5 Tips to Succeed in F1 2020 My Team

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F1
My Team is the biggest new addition to the F1 franchise this year and we will give you 5 tips to become a pro at the new game mode.
In our previous guide, we already showed you how to get started in F1 2020's new flagship game mode. But this time, we came up with a guide full of helpful tips on how you can achieve sustained success in My Team.

1. Don't hoard your money



One thing a player with a tighter wallet might be tempted to do is to save up some money. That can result in delaying critical implementations or upgrades to your facilities. Ideally, your income is higher than your spending. Upgrading your facilities assures it stays this way.

The facilities determine how far your parts can develop.


As a general rule of thumb, you should look to upgrade your facilities once your balance is about 20% above the upgrade price. Some upgrades seem more useful than others. Improvements to personnel only seem necessary if your team-mate is performing poorly. But if that happens, there is another place for you to start.

2. Make changes when necessary



The driver’s market is crucial if you feel like there is no chemistry between you and your team-mate. If you have the financial possibilities, you can go on the hunt for another option. To find the best replacement for your current colleague, you have to look out for both a cost-efficient driver and obviously one that performs well.

On the drivers market, you can scout for fresh talent or simply assess other options.


For starters, it seems favorable to recruit someone who will immediately help you improve your finishes. Later, you can look for a talented racer with lots of potential once you have consistency yourself.

The comparison feature allows you to see your team-mate side by side with other drivers, who are available.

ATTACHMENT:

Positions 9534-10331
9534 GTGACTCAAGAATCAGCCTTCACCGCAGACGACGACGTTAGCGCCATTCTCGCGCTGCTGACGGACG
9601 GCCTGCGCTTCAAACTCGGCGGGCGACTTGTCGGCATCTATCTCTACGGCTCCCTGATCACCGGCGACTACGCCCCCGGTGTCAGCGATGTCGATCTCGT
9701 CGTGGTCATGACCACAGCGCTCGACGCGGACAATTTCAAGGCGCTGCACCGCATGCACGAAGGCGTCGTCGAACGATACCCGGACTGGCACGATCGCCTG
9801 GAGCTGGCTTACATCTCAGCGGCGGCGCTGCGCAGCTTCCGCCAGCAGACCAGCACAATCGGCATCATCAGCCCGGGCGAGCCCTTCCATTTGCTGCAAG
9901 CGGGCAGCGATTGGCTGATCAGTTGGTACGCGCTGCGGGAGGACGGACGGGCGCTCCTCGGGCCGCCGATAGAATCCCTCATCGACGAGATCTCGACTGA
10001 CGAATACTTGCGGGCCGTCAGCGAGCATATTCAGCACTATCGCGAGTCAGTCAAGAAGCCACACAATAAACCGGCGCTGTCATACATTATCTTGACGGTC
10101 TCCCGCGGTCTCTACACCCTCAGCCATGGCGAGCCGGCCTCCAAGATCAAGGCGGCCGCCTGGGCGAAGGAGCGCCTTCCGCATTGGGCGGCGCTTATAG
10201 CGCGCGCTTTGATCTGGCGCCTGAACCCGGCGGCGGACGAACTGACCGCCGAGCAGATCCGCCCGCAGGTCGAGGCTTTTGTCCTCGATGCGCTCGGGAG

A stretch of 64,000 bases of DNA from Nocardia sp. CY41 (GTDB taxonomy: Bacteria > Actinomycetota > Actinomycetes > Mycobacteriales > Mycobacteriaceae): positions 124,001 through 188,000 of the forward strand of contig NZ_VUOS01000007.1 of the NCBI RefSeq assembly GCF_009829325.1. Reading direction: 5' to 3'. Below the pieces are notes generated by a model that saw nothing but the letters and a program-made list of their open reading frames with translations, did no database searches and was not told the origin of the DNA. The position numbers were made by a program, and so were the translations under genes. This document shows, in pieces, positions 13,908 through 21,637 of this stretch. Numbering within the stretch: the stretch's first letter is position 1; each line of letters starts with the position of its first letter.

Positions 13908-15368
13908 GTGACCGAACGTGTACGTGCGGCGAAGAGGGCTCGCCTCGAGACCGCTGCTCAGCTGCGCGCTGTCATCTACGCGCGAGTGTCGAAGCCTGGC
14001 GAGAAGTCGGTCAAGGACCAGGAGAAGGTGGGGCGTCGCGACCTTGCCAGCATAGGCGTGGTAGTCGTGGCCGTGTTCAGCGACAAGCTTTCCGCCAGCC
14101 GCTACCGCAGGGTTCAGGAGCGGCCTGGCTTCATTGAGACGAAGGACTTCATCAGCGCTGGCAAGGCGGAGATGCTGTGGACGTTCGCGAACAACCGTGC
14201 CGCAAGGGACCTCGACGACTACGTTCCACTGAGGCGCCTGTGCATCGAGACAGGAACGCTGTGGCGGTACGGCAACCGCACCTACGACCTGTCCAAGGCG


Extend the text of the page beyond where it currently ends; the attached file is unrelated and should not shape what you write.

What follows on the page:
You should, however, be wary of the relatively high buyout fees some racers have. You can turn your finances upside down if you make a wrong decision. So sometimes it is best to keep your mate and wait for further development.

3. Don't die for your identity



It is perfectly acceptable for your team to have an area that is more developed than others — a specialty or an identity, so to say. But don't just focus on one part only.

Over the years, the R&D tree has primarily stayed the same in F1 games. In F1 2020 it seems comparable to the previous year. Based on experiences from the last years, it is safe to say that if you only put your points in aerodynamics, you will end up with a hyper-specialized car that works in fringe cases, rather than in general.

The R&D tree is there to upgrade certain parts of your car. The further you go into one side of the tree the more expensive the upgrades get.


The best option seems to be to have a clear goal in mind: "I want to be the fastest on straights." After you made up your mind, you can work towards that goal.

But if you find yourself with dramatic disadvantages in other areas, you should consider a temporary change of plan. Generally, one or two upgrades for a side-focus is the way to go.

4. Manage expectations of partners and sponsors



An unhappy sponsor is a short-term sponsor. Most of the time, you won't win a Grand Prix straight away. Acquiring sponsors with high hopes can lead to some disappointment, if you can't match the expecatations. So if you have to decide, it’s better to be safe than sorry.

Realistic goals revolve around getting points as a team and lower top-ten positions.


However, balance is the keyword. If you set your expectations accordingly, you will benefit from doing so. If you always go for the lowest available option in terms of partnerships, you will lose out on potential money. Manage your goals well and try to reach them as often as you can.

5. Don't let damage ruin your races before they started



This tip might seem straight forward, but you should be wary of possible wear on your engine parts. If you don't do that, it could cause you to perform significantly worse or it could lead to the disablement of specific options, for a short amount of time.

If you get the warning that some parts are worn out, it is already too late to change them for an on-going race. Generally, parts only have a detrimental effect on performance once they are worn out more than 50%, so consider changing them as they approach this point.

Longevity is a constant mission of upkeep.


Be careful with the management of parts, though. If you change a part too often, you will get a grid penalty for the following race. Towards the end of the season, that might be necessary, though.

Should you need to replace a part even though it would give you a penalty, it is recommended to change every part at once and start one race from the back of the grid, rather than getting three or four penalties in separate races.

If you ever feel like you are stuck on My Team or want a general heads-up to focus on, this guide will provide you with that.

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